It’s been 60 years this year since the Korean Armistice Agreement was signed, bringing the Korean War to an end, and dividing the country into the communist North and democratic South.
To commemorate the anniversary, Korean War veterans from the 8th Ranger Company have come together for a reunion in Carlyle, Pennsylvania.
E.C. Rivera was one of those veterans at the commemoration. During the Korean War, he became trapped with his company by enemy troops. He managed to climb a hill and call in four US tanks to come in and help them. Even though Rivera climbed that hill to save his company, he was never honoured for his actions.
Many veterans call the Korean War, the ‘Forgotten War’. It lasted three years from 1950 – 1953 during which around 34,000 US troops were killed.
The veterans say that they formed lifelong friendships during the conflict, but that when they returned home, they weren’t given a welcome or acknowledgement for their service.
Rivera says that no one in America cared about the Korean War and that Americans didn’t understand the sacrifice the troops had made for their country.
Major Dave Teich, who is now 87 years old, said that he had to go against his superior’s orders to come to Rivera’s help. They were just a few miles from the current day border that divide the two countries when Dave heard Rivera’s radio call for help. Dave, who was a lieutenant at the time, said that he asked his superior if they could move their tanks to rescue Rivera’s company. His captain declined and said that they should fight their battle.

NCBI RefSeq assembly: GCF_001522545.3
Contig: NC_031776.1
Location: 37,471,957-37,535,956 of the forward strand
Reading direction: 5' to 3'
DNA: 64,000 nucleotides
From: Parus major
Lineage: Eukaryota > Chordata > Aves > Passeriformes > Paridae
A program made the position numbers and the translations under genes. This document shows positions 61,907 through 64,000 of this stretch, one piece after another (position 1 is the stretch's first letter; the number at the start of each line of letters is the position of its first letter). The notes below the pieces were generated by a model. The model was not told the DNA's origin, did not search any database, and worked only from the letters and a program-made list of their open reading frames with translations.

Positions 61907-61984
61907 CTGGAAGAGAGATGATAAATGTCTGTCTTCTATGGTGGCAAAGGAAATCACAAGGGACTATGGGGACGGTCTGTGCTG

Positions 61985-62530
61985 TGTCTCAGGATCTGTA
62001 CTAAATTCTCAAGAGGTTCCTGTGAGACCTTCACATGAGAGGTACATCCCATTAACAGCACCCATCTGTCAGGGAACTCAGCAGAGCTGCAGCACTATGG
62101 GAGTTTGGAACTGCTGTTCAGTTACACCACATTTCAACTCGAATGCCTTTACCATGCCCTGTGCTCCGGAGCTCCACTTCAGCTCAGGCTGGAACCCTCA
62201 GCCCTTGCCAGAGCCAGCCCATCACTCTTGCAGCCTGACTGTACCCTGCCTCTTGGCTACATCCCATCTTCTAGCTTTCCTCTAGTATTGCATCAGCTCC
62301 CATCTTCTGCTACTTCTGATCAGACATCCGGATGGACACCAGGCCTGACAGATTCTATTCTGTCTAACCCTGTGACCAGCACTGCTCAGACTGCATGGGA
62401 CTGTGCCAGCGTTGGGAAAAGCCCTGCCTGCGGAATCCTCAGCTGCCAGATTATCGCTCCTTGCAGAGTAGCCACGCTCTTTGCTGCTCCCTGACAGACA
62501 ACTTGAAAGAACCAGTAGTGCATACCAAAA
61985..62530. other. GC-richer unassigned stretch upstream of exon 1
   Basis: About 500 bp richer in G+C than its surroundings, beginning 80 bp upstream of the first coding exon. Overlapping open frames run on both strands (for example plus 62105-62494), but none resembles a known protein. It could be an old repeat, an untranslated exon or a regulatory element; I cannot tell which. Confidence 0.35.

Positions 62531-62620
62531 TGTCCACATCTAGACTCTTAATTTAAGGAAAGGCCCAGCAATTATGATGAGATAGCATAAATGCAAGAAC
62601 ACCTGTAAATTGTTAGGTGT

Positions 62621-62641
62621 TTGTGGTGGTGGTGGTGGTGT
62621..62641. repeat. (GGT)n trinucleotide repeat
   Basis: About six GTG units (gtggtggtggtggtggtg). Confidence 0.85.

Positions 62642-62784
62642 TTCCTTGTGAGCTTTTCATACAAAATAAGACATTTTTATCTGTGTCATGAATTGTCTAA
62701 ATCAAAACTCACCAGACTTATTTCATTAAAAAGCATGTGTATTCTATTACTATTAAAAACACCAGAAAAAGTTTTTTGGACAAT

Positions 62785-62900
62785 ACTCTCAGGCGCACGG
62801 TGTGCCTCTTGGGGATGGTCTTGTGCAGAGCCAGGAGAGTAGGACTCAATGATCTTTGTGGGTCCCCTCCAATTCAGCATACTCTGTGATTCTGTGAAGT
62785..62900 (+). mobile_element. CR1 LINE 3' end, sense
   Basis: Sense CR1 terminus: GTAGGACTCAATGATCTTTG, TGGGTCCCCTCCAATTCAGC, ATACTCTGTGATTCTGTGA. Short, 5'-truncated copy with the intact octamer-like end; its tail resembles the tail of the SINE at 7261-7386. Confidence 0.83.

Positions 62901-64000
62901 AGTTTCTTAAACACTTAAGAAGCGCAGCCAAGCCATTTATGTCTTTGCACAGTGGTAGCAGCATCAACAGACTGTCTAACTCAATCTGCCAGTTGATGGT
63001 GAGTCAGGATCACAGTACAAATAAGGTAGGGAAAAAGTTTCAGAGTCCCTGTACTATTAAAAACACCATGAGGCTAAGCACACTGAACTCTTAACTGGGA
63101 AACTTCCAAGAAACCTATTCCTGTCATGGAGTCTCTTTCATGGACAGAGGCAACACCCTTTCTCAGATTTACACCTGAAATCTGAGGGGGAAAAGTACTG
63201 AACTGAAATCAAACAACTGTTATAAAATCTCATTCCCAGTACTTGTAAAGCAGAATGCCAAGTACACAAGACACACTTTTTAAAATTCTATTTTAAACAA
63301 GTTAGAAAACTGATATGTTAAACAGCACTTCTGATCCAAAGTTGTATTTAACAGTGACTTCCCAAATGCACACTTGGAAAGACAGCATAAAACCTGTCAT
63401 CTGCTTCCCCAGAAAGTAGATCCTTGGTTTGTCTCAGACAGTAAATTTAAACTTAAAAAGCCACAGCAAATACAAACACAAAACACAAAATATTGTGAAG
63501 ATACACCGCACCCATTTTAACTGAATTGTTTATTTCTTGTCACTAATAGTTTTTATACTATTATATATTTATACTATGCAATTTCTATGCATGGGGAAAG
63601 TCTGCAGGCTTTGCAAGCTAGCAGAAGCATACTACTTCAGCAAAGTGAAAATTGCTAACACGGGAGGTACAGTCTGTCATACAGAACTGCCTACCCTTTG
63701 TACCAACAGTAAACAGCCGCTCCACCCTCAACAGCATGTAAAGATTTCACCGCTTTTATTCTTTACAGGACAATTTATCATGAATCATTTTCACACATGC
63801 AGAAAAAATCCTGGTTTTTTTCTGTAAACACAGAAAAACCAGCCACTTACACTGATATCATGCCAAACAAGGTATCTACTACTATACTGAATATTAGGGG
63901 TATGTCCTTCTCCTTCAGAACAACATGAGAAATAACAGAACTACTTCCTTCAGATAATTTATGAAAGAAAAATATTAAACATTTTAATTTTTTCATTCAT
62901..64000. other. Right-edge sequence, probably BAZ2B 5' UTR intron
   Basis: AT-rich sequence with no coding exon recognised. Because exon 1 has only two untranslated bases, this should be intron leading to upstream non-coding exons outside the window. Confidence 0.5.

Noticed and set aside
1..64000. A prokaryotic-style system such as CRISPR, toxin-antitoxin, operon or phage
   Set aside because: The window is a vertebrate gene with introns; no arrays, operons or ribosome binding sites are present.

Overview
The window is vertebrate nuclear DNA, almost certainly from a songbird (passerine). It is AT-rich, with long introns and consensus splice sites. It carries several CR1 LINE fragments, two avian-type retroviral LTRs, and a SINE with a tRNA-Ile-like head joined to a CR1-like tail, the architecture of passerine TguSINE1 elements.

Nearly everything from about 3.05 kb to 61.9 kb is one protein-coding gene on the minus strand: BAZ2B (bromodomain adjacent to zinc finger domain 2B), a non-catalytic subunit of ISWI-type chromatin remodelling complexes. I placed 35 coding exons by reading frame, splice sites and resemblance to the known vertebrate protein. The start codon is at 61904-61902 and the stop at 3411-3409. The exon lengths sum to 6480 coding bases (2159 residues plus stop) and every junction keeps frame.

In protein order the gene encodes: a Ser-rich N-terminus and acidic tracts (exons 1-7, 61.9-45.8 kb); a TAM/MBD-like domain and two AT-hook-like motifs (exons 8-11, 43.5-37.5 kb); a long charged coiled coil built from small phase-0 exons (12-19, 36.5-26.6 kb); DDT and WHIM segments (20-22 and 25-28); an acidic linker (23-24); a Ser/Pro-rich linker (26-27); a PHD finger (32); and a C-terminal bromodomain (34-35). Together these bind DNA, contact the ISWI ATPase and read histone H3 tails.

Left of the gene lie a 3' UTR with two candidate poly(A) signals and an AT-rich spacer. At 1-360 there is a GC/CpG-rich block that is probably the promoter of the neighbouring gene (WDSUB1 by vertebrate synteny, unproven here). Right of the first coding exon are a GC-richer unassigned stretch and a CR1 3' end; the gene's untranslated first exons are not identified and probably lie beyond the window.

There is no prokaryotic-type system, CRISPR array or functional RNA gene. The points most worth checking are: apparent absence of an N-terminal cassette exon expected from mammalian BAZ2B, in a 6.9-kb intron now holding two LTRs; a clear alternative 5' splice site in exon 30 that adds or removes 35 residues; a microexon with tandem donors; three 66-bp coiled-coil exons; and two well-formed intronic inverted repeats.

However, Dave couldn’t ignore the call for help and felt he had a moral obligation to do the right thing. He volunteered to take four of his squadron’s tanks to rescue the trapped company. Many were killed on both sides as the Chinese advanced, but the tanks made their way to Rivera and his men, and they all clambered aboard to be taken south, away from the frontline.
To this day the company that Dave rescued get in touch with him to show their thanks for saving their lives. Of the 117 soldiers in the original company, there are only about 15 still living. Six of them came together to commemorate the anniversary of the peace agreement.
“There is no such thing as ‘the greatest generation,’ ” Black said. “A man who died on a hilltop in Korea gave just as much for his country as did a man who died at Omaha Beach. History isn’t fair. The big wars, the big battles get the attention. But the blood is the same.”